the basket formed of flat sheet and curved boars with shaped guards with toothed border and incised linear details, profusely applied with silver mounts, icons and mottos, large compressed pommel with conical, the leather bound wooden grip with lattice bound twisted wire, the single edged blade with triple fuller and signed to both sides
blade 83cm, overall 102cm long
Estimate £20,000-30,000 + fees

Provenance: From the collection of the late Baron Earlshall

Note: This important early basket hilted sword offers an insight into not just the traditions of use and significance of swords in Scotland, but also reflects the long-standing pride Jacobite families held across the generations. While it is easy to consider this sword as a romantic fancy, a family relic which has been 'improved' by the addition of silver mounts, this would be short-sighted.

The closest comparison to this sword in its overall outline and formation of the basket is the highly important 'Twysden Sword' in the collection of the Metropolitan Museum of Art, New York. The fine silver encrusted basket hilted sword that is believed to have belonged to Sir William Twysden (1566 - 1628) who was closely connected with the Royal Stuart court and was knighted by King James I in 1603. While it cannot be said the Earlshall sword under discussion is by the same hand it must be agreed that the similarities in style offer a close connection.

The distinctive silver mounts that encrust the basket of Earlshall sword are a key area of interest. The precise date of each of the mounts still remains a matter of debate, some being original to the early 17th century manufacture of the hilt and others added around 1707 and the Act of Union.

The two classical medallions to the pommel appear to be contemporary to the manufacture and have comparisons to the Twysden sword and others in the Wallace Collection. The addition of mounts in the early 18th century, reflect a high-status family strong and very public in their support of the Jacobite cause - choosing to make a political and nationalistic statement with their family relic.

This was likely around the time of the union under Queen Anne or perhaps a little earlier at the time of the initial Jacobite uprisings. The addition of St. Andrew on the cross, thistles and overt naming of James Stuart are obvious and common icons of this period. Equally, the motto to the knuckle guard can leave nobody in doubt owner's allegiances, "Prosperity to Schotland, No union, God save ye Kings James VIII."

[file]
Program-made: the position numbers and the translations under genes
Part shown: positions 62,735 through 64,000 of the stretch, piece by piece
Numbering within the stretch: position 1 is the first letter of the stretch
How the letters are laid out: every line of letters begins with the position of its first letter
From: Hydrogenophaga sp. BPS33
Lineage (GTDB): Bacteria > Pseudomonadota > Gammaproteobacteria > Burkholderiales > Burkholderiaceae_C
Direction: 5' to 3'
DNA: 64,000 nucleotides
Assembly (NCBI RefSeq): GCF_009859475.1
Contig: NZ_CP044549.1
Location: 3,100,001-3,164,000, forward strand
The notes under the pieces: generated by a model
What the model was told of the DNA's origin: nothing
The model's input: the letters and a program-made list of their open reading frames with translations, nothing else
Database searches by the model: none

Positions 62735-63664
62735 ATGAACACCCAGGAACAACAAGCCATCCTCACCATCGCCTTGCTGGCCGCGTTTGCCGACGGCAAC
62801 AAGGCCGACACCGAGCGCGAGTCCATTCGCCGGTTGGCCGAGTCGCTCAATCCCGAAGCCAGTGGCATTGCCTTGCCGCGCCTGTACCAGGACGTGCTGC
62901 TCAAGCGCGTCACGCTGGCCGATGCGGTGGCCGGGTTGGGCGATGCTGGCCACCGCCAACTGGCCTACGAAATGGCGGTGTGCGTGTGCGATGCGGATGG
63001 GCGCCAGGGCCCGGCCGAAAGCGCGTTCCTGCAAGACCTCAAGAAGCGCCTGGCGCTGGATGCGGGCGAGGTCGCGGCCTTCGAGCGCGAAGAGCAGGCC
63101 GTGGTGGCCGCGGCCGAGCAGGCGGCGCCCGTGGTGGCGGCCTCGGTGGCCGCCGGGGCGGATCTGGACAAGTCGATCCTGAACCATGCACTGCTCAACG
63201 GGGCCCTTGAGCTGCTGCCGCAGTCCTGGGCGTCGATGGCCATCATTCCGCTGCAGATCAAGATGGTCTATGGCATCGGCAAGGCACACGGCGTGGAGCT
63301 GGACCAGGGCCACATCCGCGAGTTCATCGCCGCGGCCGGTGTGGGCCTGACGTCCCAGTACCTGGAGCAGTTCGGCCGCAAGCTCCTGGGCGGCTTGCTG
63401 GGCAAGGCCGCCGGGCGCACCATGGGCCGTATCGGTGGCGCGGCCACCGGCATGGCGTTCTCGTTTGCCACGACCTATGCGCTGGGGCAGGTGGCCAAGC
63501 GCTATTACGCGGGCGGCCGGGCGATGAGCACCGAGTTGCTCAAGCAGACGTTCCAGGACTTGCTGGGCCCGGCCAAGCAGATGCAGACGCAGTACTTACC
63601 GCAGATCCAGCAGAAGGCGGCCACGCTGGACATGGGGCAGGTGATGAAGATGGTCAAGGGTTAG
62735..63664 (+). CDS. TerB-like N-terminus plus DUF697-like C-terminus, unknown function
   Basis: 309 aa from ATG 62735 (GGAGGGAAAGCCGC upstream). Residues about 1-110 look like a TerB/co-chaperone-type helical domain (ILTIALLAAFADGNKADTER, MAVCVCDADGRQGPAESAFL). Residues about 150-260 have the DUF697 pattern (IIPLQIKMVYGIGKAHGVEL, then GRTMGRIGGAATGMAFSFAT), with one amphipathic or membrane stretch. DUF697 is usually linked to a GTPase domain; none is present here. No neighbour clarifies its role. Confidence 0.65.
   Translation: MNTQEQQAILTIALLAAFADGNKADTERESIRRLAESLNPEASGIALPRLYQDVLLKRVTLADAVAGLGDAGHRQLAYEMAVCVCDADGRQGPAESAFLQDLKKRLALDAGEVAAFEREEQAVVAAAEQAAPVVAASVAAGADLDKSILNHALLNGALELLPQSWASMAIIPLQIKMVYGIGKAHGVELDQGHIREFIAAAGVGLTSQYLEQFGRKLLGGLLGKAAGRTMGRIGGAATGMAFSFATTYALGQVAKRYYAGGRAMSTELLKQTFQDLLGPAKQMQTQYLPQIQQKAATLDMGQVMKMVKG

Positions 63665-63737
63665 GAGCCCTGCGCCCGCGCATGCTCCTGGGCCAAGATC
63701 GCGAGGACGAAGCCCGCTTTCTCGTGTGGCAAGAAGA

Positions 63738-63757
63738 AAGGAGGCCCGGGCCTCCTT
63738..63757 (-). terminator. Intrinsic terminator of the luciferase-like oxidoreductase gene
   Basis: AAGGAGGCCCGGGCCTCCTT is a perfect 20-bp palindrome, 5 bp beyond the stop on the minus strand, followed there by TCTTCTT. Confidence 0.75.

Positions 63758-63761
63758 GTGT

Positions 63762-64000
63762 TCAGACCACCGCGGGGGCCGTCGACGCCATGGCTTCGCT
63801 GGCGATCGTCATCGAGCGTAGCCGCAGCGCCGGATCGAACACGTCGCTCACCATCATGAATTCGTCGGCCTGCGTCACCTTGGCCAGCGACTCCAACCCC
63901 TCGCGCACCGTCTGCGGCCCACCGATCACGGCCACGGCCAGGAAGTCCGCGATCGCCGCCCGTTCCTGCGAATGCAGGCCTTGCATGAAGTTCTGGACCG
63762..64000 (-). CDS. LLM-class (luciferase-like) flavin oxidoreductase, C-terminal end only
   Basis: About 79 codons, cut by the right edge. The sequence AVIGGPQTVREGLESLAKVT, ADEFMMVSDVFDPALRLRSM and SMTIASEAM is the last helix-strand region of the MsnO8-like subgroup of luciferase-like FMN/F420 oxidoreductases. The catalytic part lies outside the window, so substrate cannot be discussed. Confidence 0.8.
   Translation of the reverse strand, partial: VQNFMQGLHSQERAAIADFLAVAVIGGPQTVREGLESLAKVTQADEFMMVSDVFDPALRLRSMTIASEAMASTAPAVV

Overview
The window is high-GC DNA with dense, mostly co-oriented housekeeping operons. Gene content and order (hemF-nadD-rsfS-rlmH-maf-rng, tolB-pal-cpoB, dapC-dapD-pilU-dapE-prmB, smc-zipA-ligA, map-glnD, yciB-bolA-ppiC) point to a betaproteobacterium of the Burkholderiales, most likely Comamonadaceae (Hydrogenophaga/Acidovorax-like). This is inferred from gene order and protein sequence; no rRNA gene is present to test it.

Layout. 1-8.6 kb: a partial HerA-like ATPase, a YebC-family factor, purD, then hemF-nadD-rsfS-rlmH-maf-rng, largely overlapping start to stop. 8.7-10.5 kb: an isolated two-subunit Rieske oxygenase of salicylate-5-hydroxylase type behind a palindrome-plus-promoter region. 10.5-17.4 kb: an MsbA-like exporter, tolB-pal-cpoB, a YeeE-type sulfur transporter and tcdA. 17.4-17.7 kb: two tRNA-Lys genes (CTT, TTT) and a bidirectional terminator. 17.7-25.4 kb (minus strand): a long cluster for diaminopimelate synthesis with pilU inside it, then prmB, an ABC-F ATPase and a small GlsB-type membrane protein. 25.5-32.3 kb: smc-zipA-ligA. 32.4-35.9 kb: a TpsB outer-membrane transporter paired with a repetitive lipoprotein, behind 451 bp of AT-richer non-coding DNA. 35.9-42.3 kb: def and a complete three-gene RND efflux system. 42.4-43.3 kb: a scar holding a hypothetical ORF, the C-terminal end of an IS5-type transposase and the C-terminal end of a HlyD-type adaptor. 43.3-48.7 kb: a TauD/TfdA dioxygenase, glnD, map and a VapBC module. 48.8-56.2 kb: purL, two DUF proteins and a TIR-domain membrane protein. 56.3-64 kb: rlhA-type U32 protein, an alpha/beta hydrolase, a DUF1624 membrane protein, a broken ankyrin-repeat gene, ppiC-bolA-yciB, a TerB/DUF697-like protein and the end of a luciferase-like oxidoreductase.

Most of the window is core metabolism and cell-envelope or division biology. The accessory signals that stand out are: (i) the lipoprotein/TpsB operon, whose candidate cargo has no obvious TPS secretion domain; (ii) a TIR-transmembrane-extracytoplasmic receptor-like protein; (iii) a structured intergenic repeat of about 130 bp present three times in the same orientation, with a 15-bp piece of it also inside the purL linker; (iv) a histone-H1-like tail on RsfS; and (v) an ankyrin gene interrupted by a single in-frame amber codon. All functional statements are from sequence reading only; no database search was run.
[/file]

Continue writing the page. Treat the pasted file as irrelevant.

A motto emblazoned in the centre of the sword - in full view when worn by the side or drawn in action - would have been a bold and to some a controversial statement. This motto can be seen on other Jacobite relics of c.1700, most notably to a group of basket hilted sword blades which bear the same motto and unusual spelling of Scotland. For a fine example of this blade type see 'Two Great Scottish Collections; property from the Forbes of Pitsligo and the Marquesse of Lothian' Sotheby's 28th March 2017 lot 108, for the sword of Alexander, 4th Lord Forbes of Pitsligo.

The spelling of 'Schotland' has long been explained by the manufacture of the blades in Germany before their movement to Scotland to be hilted, a common practice on the 17th and 18th centuries. It is believed that a group of blades, engraved with strong Jacobite sentiment, were commissioned on the Continent for distribution around Scotland to capitalise on the growing anti-Union sentiment. The mounting of this particular blade on such a prestigious hilt may be a reflection of the high status, perhaps even Royal connections, of the owner.

While there is much to be discussed around the Earlshall sword, including its early provenance, it is certain that it is a historically important piece of Scottish arms, reflecting a key moment in the country's history.

Sold for £20,000 (buyer's premium included)